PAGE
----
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Employment Generation by Small Producers in the Canadian Manufacturing Sector

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Author Info

  • Baldwin, John
  • Picot, Garnett

Abstract

This paper uses job turnover data to compare how job creation, job destruction and net job change differ for small and large establishments in the Canadian manufacturing sector. It uses several different techniques to correct for the regression-to-the-mean problem that, it has been suggested, might incorrectly lead to the conclusion that small establishments create a disproportionate number of new jobs. It finds that net job creation for smaller establishments is greater than that of large establishments after such changes are made. The paper also compares the importance of small and large establishments in the manufacturing sectors of Canada and the United States. The Canadian manufacturing sector is shown to have both a larger proportion of employment in smaller establishments but also to have a small establishment sector that is growing in importance relative to that of the United States. Copyright 1995 by Kluwer Academic Publishers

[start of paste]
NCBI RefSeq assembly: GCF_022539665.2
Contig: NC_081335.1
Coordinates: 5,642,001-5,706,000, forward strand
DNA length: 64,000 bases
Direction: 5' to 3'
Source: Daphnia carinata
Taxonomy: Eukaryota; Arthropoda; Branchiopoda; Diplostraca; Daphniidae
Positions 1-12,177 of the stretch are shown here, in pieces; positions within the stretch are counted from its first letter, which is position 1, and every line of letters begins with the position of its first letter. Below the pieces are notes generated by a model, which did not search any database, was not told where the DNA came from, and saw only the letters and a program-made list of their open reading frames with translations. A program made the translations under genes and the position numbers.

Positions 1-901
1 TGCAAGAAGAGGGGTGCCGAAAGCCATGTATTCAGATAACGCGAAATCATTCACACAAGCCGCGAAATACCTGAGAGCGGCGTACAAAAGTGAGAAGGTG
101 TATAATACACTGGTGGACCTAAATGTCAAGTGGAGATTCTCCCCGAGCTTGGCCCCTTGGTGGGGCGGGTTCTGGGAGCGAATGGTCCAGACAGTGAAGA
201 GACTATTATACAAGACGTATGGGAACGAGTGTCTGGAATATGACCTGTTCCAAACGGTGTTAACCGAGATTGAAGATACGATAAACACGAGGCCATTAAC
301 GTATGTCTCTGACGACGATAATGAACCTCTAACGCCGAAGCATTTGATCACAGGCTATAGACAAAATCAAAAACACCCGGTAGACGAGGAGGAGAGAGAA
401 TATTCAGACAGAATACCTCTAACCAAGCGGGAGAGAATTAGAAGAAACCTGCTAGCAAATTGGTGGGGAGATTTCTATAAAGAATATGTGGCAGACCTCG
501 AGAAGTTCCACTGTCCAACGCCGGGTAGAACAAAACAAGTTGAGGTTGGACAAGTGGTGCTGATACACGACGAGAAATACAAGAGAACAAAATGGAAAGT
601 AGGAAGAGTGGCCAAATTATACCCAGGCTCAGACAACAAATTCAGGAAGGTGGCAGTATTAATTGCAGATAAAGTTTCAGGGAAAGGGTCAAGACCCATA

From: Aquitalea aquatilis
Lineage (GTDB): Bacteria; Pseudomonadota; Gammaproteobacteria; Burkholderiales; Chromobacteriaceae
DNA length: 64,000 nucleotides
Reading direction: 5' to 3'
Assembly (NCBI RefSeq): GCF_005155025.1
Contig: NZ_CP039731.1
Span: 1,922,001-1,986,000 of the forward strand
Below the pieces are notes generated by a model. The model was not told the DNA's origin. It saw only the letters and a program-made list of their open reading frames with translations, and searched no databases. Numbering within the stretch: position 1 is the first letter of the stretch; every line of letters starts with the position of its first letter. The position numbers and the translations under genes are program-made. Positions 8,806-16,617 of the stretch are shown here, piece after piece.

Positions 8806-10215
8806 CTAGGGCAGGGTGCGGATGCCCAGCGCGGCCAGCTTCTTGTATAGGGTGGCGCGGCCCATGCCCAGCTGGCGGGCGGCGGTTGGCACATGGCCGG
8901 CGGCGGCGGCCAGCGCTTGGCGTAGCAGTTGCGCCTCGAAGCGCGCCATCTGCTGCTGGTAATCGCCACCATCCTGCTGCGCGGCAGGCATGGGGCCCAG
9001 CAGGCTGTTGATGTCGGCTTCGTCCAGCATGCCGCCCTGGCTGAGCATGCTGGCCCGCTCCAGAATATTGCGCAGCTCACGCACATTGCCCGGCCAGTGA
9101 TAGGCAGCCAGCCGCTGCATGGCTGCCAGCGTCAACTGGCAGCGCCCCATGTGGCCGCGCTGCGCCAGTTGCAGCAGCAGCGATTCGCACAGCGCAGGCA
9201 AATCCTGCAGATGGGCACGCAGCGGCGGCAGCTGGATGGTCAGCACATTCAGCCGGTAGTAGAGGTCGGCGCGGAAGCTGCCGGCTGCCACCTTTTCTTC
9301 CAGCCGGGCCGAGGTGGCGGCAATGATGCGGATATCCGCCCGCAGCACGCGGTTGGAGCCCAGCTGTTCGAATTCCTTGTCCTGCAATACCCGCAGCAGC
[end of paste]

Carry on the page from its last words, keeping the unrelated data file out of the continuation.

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Bibliographic Info

Article provided by Springer in its journal Small Business Economics.

Volume (Year): 7 (1995)
Issue (Month): 4 (August)
Pages: 317-31

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Handle: RePEc:kap:sbusec:v:7:y:1995:i:4:p:317-31

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Web page: http://www.springerlink.com/link.asp?id=100338

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  1. Davis, Steven J & Haltiwanger, John & Schuh, Scott, 1996. " Small Business and Job Creation: Dissecting the Myth and Reassessing the Facts," Small Business Economics, Springer, vol. 8(4), pages 297-315, August.
  2. Timothy Dunne & John Haltiwanger & John Baldwin, 1994. "A Comparison of Job Creation and Job Destruction in Canada and the United States," Working Papers 94-2, Center for Economic Studies, U.S. Census Bureau.
  3. Baldwin, John R., 1996. "Productivity Growth, Plant Turnover and Restructuring in the Canadian Manufacturing Sector," Analytical Studies Branch Research Paper Series 1995087e, Statistics Canada, Analytical Studies Branch.
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